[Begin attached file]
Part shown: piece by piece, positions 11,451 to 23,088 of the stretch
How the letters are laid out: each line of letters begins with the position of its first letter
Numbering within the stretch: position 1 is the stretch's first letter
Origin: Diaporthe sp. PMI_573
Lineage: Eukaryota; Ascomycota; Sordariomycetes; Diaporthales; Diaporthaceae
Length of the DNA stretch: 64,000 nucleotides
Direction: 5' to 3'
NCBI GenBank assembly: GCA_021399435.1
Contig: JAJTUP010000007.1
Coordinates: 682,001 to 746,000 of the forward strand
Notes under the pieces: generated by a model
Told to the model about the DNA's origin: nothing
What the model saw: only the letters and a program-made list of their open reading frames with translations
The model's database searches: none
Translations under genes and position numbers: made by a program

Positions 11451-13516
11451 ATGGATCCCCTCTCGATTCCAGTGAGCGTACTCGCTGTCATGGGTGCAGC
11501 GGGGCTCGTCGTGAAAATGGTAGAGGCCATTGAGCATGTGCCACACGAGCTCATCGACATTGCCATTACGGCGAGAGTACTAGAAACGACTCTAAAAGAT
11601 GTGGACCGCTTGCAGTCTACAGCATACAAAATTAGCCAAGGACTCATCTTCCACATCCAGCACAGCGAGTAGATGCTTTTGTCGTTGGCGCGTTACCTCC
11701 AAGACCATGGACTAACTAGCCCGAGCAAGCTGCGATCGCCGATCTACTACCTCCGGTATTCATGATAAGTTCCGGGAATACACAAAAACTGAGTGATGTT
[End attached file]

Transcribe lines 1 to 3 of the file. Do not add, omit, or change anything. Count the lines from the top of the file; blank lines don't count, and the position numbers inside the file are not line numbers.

Part shown: piece by piece, positions 11,451 to 23,088 of the stretch
How the letters are laid out: each line of letters begins with the position of its first letter
Numbering within the stretch: position 1 is the stretch's first letter